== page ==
This picture is from the Fundación Agaves Silvestres website – an organization dedicated to reforesting the wild agaves in Mexico used for traditional agave spirit production. In order to fund their work, the group is bottling limited edition sets of vinos de mezcal from tiny producers like Asunción all over Mexico. Unfortunately, there are not enough of these sets to sell to retailers, so most of it will be made available to dedicated bars and restaurants across the country (and there aren't more than about 40-80 bottles total from each producer). Before you cry foul that you won't have access to these, let me tell you each bottle would likely retail near the $300 per bottle price point–making the total cost of the set somewhere around $2100 before tax. And who wants to taste just one of them? But that's what tasting groups are for, so I convinced Raza Zaidi from Wahaka Mezcal (acting as their functionary in the U.S.) to sell me one set (after promising I wouldn't make it available for purchase), which I could then break up into minisets for me and my friends. Considering where the money is going and the rarity of the opportunity, I didn't have any problem paying that price between a group of other spirit diehards.

It's going to be much more interesting to visit the FAS website and browse through the selections (with the wonderful photos and descriptions) than to read my tasting notes below, but I'm offering them just to give you a bit of context since there aren't any offered there. These seven spirits are without a doubt some of the most unique, challenging, and wonderful I've ever tasted. In some cases, there is no comparison available to any other type of spirit. This isn't meant to be a ha-ha-you'll-never-get-to-try-these type of review. These spirits created an epiphany for me: I was spellbound, overcome with emotion while tasting. I kept saying to myself: "This is insane! I need to get down to Mexico ASAP to find an affordable version of this stuff!" If you're getting bored with the same old whiskies, agave spirits present a new frontier.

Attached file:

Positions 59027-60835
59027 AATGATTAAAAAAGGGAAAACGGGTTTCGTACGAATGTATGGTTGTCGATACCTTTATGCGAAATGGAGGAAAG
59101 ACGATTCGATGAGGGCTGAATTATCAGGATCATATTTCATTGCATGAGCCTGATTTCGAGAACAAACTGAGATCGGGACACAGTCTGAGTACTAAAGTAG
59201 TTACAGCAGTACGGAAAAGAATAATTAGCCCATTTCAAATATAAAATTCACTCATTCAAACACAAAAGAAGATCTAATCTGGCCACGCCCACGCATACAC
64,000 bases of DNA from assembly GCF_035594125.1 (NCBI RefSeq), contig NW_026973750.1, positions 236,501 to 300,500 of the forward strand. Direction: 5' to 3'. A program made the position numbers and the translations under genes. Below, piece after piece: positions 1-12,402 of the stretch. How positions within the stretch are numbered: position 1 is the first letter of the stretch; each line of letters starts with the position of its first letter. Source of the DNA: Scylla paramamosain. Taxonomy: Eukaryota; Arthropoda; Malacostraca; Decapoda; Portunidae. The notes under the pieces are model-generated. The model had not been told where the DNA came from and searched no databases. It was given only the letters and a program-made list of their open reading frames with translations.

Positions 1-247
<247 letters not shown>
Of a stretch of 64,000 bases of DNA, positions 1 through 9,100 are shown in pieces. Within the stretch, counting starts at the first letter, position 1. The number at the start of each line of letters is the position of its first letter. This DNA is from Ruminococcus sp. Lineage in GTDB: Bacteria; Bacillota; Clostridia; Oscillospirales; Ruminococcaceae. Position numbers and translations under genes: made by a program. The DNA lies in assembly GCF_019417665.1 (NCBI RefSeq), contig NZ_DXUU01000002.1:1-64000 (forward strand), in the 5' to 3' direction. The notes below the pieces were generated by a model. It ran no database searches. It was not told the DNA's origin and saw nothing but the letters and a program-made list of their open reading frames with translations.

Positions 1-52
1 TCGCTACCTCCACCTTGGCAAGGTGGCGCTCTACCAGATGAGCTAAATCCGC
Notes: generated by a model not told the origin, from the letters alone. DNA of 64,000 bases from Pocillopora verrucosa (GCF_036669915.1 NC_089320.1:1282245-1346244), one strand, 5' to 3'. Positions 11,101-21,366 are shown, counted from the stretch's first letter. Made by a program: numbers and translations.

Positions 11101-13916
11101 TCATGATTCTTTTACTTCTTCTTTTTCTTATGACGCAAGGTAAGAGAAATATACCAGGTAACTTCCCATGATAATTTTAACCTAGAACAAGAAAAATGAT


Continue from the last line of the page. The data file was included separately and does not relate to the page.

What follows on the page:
Numero 1 - Puebla - Espadilla agave: Saline on the nose with what seems to be wet paper towel (but not in a bad way) and a mineral note I can't place. The palate is clean, but the finish brings on a bit of herbaceous bitterness that's distinctly peppery and vegetal, before morphing into unripe banana. A rollercoaster ride of complexity.

Numero 2 - Sonora - Lechugilla agave: This spirit was fermented in a leather sack before being distilled! On the nose is a distinct and pure aroma of dried chilies. The palate explodes with bright citrus and floral notes before going right back into cumin and other ground spices you smell when you open your spice cupboard. These go all the way through on the finish. Crazy stuff.

Numero 3 - Puebla - Espadilla agave/Pechuga: (this spirit was distilled then macerated with raw chicken breast marinated in mole sauce). Leathery and meaty on the entry, with dried leaves, savory spices, and dark crushed chilies on the back. Earthy and savory all the way to the finish which leaves your mouth tasting like an oven--but in a good way. Utterly bizarre and unlike anything I've ever tasted. I do want more.

Numero 4 - Michoacán - Cupreata agave: Wow, what a nose. This is the most bizarre spirit I have ever smelled and I can say that safely without a drop of hyperbole. It's like fresh cut mint mixed with refried beans and a bit of sulphur. The palate erupts with sweet fruit, but then an incredibly tangy and astringent flurry of more minty, spicy, savory goodness. It's like a party of insanely dissimilar flavors all washing through your mouth at once. 

Numero 5 - Puebla - Papalomé agave: This is by far the most traditional of the bunch. It tastes like various mezcales I've had in the past. The smoky, spicy, zesty flavors of roasted agave are on full display. Yummy.

Numero 6 - Guerrero - Cupreata agave: I think I've found my favorite. This is just a haunting spirit – delicately flavored with nuance. It glides effortlessly from sweet roasted agave notes to tangy and bitter notes of intensity, and then carelessly into a clean and delicate finish. But then.....BLAMO!! Hot chili spices burning my mouth like a serrano pepper! Did they macerate hot chilies in the actual spirit? Holy Christ, I wasn't ready for that. What a turnaround in flavor!

Numero 7 - Puebla - Espadilla agave/Conejo: Here we've got another meat and mole macerated spirit, but this one uses raw rabbit instead of raw chicken. A constant force of savory herbs with roasted meats right off the bat, onto the back palate, and through to the finish. Big, roasted, baked, meaty, savory, nutty flavors. Almost like roasted peanuts on the finish. Amazing.